Friday, March 11, 2005

Want A Tree Lined City?

I've been wondering about this idea being proposed by some of making an effort by the City of Eureka to accelerate the planting of street trees in town? It's been going on for some time but has just recently been making news again. The Eureka Reporter just ran this editorial on the subject.

I realize trees can be nice things to have around and provide a number of benefits to the community but I wonder if the city is really wise to encourage us to become a "tree lined city"? Trees can cause problems as well as benefits:

Trees, whether decidous or evergreen, shed leaves or needles, either throughout the year, or all at once. This can create a real mess and, during the rainy season, jams up the gutters causing flooding. Do we want to encourage that? We already have street crews going around unplugging the street drains when it's raining. How much is this going to cost us in road maintenance cost in the future with a whole lot more trees to deal with?

Many trees damage streets and sidewalks, eventually. How much will this end up costing landowners and taxpayers in the long run as sidewalks need to be replaced from the roots heaving up or splitting the cement? That's already a problem in some areas.

Eventually larger trees interfere with power and phone lines and regular maintenance is needed to keep the lines unobstructed. Is everyone aware they'll either have to do the pruning themselves or pay someone else to do it? Is the City gonna have to hire extra personnel for tree maintenance for trees on City property, or pay increasing mega bucks to the tree companies to do the work in the future? I don't know that we need to encourage massive plantings of trees along Eureka's streets.

All that said, I'm a Libertarian and would be the last to suggest someone not be able to plant a tree on their own property. Proponents properly point out that it makes it difficult for someone to plant a tree on the sidewalk in front of their house when they must pay the City a $50.00 encroachment fee, among other things, for each tree planted. I sympathize with that if only because property owners are generally responsible for the maintenance of the sidewalks surrounding their property, anyway, as I was made aware of when the City directed me to fix a bad slab on my sidewalk or they'd do the job and charge me accordingly. Seems odd that you're responsible for your sidewalk but have to get permission and pay a fee for altering it.

I suggest the City remove the encroachment fee. Other than that the City shouldn't encourage or discourage the growing of more trees. If someone wants to plant a tree, they can plant a tree, as long as it doesn't impair traffic or create some public nuisance. As far as City owned property, I think we need to make sure we don't go overboard on this. I've seen some tree additions that are an improvement to existing properties, at least for now. We need to make sure we don't set ourselves for high maintenance costs for the future, though.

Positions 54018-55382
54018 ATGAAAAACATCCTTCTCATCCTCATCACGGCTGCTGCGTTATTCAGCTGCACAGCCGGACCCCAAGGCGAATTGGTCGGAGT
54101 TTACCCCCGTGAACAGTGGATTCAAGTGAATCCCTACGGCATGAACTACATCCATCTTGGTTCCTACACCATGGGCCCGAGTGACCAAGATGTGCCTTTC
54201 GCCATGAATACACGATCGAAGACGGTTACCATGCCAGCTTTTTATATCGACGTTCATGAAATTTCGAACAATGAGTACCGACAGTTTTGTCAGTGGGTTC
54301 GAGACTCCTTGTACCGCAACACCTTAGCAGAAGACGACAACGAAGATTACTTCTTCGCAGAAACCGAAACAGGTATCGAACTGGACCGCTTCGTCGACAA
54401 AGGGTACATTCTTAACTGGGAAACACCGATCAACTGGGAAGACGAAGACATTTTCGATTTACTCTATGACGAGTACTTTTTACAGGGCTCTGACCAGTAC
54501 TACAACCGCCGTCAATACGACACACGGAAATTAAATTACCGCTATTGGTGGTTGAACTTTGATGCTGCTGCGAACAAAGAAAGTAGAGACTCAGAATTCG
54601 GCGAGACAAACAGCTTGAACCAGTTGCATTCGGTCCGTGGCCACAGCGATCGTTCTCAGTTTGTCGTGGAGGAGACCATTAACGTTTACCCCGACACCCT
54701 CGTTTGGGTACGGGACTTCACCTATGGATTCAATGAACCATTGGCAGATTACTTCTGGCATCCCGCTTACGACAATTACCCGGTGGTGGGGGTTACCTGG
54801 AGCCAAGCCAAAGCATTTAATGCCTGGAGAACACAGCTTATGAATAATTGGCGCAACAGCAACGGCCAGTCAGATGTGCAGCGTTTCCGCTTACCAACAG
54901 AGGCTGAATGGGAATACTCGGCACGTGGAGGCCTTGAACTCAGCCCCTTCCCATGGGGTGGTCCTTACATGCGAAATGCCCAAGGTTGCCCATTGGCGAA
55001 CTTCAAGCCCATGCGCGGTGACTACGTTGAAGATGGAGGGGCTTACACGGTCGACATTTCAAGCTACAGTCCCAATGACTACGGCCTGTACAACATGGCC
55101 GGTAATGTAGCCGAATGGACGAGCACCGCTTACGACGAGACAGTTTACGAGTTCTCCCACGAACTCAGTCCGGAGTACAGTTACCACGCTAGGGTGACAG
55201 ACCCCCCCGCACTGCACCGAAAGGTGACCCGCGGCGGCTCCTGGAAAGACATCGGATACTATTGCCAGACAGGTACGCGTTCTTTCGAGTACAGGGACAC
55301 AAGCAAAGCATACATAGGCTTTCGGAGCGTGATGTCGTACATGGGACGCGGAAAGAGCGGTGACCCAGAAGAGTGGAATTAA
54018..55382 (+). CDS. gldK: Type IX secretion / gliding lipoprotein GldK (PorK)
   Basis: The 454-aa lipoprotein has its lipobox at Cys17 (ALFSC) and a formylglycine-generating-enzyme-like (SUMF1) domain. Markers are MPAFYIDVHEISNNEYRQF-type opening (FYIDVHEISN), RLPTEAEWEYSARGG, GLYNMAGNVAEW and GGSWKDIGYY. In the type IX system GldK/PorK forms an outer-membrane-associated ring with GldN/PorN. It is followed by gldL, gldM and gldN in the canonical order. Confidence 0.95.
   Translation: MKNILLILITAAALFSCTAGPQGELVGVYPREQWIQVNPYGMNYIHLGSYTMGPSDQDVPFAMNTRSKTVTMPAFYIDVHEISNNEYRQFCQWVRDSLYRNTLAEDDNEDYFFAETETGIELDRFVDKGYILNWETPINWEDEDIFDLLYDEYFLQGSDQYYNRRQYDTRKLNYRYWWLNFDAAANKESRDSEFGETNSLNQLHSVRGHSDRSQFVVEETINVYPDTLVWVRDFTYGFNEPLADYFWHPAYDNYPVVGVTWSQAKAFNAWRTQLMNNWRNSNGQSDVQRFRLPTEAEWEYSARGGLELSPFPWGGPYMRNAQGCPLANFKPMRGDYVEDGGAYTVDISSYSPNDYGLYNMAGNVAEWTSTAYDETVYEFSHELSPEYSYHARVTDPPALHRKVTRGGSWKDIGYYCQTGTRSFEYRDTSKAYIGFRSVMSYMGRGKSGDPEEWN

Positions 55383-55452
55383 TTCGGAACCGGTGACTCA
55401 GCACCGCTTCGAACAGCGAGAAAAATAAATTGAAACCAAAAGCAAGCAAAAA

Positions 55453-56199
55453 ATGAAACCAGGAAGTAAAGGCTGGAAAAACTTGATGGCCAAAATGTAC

2 Comments:

At 9:27 AM, Blogger Becky said...

I moved here from Woodland, CA, the 'City of Trees'.
I remember most streets there is a space between the sidewalk and the street where the trees are planted.
When I was a teen we lived on a street that had Plum Cherry trees - the fruit was edible, but did make a mess if you didn't pick them up. Fortunately there were enough kids in our home to keep the entire block clean :)
Some streets had small trees, some had large trees. One tree in particular had the curb built out around the root/base. It was a very large, very old oak, and was in a residential neighborhood that was not high traffic.
Personally, I thought the trees were great - they provided shade in the summer when it was really hot, and shed their leaves during winter to let the sun shine.
People would jockey their vehicles to park in the shade of a tree.
The downside was getting bird poop on the car :D but that did less damage than the heat.
As for blocking drains, it did occasionally. But Woodland has street crews that would pick up leaf piles, and everyone was expected to have their piles ready on pickup day, just off the curb on the street, once a week. Homeowners were charged a small monthly fee whether they used the service or not. If anything besides leaves, lawn clippings, & branches over 1/2 inch are in front of the home - the property owner will pay a fine. These same crews would also clear drains within hours on rainy days, sooner if needed, which usually only happened in fall, when leaves were falling all at once.
But there is a BIG difference between Woodland and Eureka - Eureka is not FLAT land, stopped-up drains can be a much bigger problem here.
OK, I just realized my comment is a bit long - maybe I should start my own blog :D
Becky

 
At 12:53 PM, Blogger Shagman said...

A single large shrub on a street corner can be a major hinderance to visibility. Every single day in Eureka I have to grit my teeth, floor the gas pedal, and pray that I don't get T-boned because I couldn't see down the street at an intersection.

Trees are fine, but I like the encroachment fee.

 

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